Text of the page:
There is no question that in the mid-twentieth century, Faulkner was the most important contemporary English-language writer in Latin America. His sonorous, eloquent, baroque style with its Cervantean resonances felt familiar to Spanish-speaking readers, but I believe that even more decisive for his profound importance to the development of the Latin American novel, above all to the literary phenomenon called the Boom, was Faulkner’s mythic, megahistorical, multigenerational vision of the land and the people who live on it. Not only García Márquez but Carlos Fuentes, Mario Vargas Llosa, and a host of other contemporary Latin American novelists owe a serious debt to Faulkner (and certainly to Cervantes). None of this rich literary cross-fertilization could have happened if Cervantes, Faulkner, and so many others had never been translated.
By the same token, it is impossible to conceive of the contemporary novel in English without taking García Márquez into account (not to mention Jorge Luis Borges and Julio Cortázar). The influence of García Márquez’s writing—presumably in translation, as Faulkner’s influence in Latin America undoubtedly took place for the most part in Spanish—is evident in a gamut of prominent writers like Toni Morrison, Salman Rushdie, Don DeLillo, and Michael Chabon, to name only a few. It is wonderful to contemplate, isn’t it: the freedom García Márquez discovered in Joyce, and the structural and technical lessons he learned from him and from Faulkner, have been passed on to a younger generation of English-language fiction writers through the translated impact of the Colombian’s writing. The innovative process of discovery that has allowed major writers to flex authorial muscles beyond the limitations of a single language and a single literary tradition would not have been possible without access to translated books. Translation is, in fact, a powerful, pervasive force that broadens and deepens a writer’s perception of style, technique, and structure by allowing him or her to enter literary worlds not necessarily found in one national or linguistic tradition. Far beyond essentially pernicious anxieties of influence, writers learn their craft from one another, just as painters and musicians do. The days of direct apprenticeship are over, for the most part, except, of course, in formal, academic settings (creative writing programs, studio courses, or conservatory study, for example), but artists can find mentors in other ways. The more books from more places that are available to fledgling authors, the greater the potential flow of creative influence, the more irresistible the spark that ignites literary imaginations. Translation plays an inimitable, essential part in the expansion of literary horizons through multilingual fertilization. A worldwide community of writers would be inconceivable without it.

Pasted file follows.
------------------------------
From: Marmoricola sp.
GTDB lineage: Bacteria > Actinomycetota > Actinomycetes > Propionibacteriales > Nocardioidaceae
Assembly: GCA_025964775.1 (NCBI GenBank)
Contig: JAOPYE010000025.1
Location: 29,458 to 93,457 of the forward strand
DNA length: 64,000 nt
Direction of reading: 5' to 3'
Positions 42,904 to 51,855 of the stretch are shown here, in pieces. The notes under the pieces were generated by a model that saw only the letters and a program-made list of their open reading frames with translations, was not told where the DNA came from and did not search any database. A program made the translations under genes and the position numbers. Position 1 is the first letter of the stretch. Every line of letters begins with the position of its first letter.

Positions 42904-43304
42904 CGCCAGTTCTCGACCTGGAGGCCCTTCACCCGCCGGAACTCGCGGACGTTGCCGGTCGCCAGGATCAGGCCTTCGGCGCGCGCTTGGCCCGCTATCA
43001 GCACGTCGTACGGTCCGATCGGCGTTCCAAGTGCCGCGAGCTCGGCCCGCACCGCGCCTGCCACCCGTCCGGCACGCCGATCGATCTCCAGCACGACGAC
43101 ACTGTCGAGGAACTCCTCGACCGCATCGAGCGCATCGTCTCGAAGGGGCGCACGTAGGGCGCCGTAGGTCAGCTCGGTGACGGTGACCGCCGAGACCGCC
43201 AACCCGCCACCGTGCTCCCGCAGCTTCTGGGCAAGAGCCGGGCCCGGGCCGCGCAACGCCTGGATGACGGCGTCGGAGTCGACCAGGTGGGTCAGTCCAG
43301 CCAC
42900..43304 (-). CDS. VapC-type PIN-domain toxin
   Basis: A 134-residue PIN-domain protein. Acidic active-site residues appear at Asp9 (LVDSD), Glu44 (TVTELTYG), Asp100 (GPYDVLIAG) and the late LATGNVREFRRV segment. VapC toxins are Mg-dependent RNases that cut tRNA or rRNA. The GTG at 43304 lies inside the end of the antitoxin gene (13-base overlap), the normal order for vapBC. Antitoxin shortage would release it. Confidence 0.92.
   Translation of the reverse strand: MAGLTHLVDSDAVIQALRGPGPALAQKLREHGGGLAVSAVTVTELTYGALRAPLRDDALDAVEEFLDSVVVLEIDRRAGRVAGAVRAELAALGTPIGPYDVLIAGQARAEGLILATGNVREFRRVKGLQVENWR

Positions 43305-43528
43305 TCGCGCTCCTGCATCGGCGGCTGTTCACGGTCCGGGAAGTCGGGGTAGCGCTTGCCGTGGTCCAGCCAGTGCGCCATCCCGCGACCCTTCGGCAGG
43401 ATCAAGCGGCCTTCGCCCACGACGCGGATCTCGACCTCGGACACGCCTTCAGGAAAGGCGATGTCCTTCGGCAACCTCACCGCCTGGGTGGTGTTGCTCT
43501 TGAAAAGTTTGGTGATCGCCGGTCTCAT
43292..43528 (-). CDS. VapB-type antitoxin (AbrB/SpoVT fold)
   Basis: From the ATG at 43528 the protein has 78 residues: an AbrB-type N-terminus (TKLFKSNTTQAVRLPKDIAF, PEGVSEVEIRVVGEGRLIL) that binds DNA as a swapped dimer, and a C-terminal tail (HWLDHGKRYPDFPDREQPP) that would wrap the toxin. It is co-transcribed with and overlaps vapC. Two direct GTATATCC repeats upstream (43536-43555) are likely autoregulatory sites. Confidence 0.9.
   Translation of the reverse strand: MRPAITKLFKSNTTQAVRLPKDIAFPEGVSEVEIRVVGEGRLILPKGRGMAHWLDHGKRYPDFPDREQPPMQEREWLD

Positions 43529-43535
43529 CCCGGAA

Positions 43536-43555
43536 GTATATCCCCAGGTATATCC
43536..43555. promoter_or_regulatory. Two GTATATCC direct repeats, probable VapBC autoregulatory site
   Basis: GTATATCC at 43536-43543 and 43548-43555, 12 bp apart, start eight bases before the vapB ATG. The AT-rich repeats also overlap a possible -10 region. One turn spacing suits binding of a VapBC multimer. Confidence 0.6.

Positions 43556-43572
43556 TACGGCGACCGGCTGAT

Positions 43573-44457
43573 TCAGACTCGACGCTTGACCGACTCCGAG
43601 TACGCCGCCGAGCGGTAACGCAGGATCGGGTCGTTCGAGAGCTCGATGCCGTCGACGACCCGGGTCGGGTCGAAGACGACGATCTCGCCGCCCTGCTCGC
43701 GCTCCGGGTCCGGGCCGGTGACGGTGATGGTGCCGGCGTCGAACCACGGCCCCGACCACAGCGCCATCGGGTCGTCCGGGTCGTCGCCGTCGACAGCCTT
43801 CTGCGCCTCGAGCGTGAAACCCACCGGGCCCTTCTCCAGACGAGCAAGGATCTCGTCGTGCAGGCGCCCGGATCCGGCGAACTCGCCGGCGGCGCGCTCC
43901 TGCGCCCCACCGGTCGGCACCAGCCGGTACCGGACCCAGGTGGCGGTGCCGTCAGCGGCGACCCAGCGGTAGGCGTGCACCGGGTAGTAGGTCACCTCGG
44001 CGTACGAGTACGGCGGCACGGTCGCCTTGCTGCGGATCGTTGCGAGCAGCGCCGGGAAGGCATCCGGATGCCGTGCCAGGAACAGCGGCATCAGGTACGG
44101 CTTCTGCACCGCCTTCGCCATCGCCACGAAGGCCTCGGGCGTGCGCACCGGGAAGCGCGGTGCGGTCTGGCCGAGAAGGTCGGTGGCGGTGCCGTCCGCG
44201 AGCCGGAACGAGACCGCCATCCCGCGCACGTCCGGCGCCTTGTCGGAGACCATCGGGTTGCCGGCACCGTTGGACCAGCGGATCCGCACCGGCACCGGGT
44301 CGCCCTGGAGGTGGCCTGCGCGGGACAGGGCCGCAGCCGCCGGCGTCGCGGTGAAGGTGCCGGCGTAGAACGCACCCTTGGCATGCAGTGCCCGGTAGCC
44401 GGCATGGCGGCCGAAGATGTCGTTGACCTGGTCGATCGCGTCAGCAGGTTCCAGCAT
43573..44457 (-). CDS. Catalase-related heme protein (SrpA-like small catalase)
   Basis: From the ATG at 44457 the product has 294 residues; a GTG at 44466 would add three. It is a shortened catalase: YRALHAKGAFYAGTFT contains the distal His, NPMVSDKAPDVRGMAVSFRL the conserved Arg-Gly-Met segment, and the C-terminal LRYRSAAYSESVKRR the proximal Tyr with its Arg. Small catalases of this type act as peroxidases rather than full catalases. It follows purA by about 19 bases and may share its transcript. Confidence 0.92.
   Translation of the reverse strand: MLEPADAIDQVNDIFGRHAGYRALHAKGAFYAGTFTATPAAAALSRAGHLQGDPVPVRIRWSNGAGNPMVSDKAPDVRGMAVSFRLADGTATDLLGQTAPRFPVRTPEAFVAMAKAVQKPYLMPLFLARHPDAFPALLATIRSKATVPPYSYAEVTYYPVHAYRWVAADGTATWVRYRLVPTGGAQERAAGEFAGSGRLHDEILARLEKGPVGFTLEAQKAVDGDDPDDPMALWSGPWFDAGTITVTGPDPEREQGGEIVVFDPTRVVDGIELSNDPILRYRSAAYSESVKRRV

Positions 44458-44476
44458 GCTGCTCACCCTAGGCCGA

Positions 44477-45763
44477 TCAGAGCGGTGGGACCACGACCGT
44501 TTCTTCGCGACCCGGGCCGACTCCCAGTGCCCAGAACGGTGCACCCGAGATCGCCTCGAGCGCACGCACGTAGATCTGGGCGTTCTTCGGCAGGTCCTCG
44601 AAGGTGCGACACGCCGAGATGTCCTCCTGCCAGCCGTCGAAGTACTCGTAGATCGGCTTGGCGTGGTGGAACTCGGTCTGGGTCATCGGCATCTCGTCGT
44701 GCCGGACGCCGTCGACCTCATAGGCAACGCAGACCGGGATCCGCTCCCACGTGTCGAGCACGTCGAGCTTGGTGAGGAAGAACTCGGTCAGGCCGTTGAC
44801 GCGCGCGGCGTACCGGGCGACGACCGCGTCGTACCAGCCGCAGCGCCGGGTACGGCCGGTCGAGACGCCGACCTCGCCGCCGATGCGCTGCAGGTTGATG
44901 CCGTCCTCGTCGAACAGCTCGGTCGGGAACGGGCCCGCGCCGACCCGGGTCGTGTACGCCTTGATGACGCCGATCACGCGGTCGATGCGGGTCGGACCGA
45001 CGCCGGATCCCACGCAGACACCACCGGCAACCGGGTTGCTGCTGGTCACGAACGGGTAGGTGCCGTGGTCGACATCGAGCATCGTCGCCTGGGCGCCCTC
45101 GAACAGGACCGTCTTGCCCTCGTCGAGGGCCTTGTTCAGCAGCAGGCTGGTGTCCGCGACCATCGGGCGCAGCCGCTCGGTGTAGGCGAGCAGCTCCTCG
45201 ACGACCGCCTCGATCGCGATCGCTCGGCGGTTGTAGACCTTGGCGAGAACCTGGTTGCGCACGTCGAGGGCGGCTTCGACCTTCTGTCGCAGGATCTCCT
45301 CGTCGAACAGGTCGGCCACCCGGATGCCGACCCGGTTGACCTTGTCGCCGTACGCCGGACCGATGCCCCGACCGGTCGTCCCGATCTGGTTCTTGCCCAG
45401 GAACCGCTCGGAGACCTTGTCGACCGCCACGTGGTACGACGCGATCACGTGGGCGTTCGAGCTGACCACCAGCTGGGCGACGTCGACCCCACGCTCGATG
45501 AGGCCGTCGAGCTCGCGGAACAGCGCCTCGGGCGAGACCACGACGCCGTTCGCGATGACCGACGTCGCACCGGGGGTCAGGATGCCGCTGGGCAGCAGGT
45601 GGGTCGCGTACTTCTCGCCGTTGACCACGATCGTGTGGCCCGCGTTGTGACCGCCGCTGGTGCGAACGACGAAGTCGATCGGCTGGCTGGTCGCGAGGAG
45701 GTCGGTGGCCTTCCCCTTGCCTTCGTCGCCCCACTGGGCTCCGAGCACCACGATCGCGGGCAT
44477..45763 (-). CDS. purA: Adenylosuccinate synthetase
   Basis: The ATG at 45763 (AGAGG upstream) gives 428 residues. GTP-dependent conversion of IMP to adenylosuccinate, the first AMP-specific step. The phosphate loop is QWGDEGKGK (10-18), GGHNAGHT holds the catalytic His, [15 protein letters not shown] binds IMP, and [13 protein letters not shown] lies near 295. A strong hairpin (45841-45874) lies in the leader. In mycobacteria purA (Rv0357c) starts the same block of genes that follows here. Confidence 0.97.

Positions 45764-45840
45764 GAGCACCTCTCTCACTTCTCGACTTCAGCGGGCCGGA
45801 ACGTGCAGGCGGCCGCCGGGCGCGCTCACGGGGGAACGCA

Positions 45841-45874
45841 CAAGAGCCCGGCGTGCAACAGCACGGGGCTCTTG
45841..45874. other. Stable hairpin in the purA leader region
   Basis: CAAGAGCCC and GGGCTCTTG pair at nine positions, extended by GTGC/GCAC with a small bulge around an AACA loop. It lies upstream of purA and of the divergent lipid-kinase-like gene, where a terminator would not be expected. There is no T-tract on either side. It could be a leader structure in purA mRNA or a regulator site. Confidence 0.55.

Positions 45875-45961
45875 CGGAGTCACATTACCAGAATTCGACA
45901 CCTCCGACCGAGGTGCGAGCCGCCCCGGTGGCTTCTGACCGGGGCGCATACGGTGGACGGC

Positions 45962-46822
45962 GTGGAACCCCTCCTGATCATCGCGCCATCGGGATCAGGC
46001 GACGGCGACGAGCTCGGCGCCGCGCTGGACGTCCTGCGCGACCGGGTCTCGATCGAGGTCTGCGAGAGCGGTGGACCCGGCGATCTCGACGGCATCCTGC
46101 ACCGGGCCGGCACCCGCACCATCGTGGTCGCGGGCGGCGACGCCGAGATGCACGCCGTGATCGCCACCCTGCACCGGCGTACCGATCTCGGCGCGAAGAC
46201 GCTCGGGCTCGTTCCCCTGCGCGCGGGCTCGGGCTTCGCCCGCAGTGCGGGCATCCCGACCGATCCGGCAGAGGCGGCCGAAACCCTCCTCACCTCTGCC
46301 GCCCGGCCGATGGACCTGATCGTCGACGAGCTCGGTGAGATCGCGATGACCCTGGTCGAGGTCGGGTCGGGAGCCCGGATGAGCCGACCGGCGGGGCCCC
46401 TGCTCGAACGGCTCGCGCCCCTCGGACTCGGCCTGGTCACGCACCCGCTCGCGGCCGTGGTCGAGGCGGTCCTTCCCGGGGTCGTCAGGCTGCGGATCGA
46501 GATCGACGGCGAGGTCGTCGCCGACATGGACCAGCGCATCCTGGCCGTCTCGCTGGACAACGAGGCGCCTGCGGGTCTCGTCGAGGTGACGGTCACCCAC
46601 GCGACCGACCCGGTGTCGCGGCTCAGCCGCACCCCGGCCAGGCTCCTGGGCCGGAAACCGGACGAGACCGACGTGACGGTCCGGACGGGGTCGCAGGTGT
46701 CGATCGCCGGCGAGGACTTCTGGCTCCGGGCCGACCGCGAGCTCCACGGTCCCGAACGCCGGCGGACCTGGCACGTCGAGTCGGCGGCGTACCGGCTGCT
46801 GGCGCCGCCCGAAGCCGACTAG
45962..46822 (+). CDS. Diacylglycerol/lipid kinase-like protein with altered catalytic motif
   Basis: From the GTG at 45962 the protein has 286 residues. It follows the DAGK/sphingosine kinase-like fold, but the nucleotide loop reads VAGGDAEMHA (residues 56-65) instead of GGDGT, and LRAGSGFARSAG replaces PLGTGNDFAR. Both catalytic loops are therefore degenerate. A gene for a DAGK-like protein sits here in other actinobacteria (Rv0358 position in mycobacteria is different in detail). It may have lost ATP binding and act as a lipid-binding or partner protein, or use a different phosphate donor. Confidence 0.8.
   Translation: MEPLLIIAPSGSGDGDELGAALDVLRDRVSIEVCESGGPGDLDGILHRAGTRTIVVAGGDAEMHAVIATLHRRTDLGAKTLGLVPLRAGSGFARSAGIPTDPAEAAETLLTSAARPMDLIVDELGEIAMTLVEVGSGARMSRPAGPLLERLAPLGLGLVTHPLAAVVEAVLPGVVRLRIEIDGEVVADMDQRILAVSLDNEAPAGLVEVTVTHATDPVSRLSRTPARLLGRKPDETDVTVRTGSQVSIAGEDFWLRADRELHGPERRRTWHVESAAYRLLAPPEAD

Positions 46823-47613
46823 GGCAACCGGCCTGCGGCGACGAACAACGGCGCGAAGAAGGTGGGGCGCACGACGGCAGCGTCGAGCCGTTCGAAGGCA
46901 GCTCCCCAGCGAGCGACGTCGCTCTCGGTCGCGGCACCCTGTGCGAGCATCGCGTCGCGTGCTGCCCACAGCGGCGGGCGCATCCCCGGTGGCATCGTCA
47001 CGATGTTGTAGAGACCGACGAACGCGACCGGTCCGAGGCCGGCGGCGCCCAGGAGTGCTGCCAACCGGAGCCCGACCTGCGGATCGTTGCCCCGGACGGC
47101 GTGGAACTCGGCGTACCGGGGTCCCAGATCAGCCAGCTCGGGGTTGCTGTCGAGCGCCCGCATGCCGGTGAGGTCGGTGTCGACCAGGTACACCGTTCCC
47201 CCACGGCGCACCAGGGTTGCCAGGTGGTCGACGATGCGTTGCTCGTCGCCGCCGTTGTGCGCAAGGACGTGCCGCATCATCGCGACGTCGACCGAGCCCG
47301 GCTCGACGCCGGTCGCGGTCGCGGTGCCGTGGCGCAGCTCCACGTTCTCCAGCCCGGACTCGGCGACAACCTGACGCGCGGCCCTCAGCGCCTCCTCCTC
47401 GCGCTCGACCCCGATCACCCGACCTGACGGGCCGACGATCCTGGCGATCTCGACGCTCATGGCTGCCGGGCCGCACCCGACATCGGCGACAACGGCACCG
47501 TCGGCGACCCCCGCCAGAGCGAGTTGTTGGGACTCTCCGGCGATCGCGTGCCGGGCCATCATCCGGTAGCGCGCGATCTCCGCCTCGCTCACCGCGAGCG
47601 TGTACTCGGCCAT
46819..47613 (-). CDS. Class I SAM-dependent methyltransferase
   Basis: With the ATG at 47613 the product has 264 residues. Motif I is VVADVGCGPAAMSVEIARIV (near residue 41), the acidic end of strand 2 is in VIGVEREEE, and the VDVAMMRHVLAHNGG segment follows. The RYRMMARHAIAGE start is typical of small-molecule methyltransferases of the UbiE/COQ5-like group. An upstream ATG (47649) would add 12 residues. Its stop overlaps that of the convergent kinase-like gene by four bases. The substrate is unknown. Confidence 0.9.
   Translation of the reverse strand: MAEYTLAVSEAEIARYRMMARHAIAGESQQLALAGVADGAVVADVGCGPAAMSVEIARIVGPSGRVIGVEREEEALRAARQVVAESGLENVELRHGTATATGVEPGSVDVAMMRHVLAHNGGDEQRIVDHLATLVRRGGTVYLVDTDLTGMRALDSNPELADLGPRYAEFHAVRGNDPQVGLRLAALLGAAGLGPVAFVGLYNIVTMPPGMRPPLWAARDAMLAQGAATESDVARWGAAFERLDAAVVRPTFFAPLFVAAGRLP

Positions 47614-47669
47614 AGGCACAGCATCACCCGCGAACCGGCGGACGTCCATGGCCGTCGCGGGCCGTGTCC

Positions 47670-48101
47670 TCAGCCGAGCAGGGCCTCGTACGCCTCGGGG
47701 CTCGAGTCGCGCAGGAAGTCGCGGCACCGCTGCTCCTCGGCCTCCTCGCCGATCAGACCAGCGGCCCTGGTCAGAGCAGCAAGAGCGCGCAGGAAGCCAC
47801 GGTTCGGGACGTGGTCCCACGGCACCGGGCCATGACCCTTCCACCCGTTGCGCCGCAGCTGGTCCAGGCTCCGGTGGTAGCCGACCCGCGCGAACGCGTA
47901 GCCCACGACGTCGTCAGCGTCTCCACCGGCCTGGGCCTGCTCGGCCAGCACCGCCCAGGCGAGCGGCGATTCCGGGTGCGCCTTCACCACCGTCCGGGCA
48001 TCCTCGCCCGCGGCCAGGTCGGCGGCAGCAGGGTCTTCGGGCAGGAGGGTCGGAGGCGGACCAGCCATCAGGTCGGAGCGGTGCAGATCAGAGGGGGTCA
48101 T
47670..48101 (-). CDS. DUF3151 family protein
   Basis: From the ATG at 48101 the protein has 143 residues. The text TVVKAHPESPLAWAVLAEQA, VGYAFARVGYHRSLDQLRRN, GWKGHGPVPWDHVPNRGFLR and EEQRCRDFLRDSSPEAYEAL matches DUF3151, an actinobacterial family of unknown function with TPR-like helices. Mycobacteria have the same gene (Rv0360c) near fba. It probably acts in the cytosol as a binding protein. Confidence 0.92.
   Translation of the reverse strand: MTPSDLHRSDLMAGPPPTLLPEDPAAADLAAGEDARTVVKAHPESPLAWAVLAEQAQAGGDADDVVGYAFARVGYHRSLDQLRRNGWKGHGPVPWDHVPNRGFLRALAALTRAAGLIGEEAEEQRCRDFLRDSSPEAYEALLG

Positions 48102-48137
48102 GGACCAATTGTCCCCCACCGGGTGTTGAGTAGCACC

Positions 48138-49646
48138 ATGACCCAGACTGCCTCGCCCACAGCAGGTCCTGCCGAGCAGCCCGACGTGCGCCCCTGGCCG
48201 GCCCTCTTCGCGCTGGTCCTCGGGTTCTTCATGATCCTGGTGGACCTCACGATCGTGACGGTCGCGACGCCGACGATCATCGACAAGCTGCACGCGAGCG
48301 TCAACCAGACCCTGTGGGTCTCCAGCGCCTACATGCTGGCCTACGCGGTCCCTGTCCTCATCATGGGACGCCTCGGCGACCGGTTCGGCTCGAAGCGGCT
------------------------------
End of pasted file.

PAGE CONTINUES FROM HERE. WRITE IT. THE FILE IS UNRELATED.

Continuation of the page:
Goethe believed that a literature exhausts itself and its resources become vitiated if it closes itself off to the influences and contributions of other literatures. Not only literature but language itself thrives as it makes connections with other languages. The result of the linguistic infusion of new means of expression is an expansion of vocabulary, evocative potentiality, and structural experimentation. In other words, the broadening of horizons that comes with translation does not affect only readers, speakers, and writers of a language, but the very nature of the language itself. The more a language embraces infusions and transfusions of new elements and foreign turns of phrase, the larger, more forceful, and more flexible it becomes as an expressive medium. How sad to contemplate the efforts of know-nothing governments and exclusionary social movements to first invent and then foster the mythical “purity” of a language by barring the use of any others within a national territory. The language they wish to preserve would eventually be worn away, eroded and impoverished by a lack of access to new and unfamiliar means of expression and communication, if it were not for irresistible, inevitable surges of enriching intercultural and multilinguistic currents across the world.
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From Why Translation Matters. Copyright 2010 by Edith Grossman. Published 2010 by Yale University Press. By arrangement with Yale University. All rights reserved.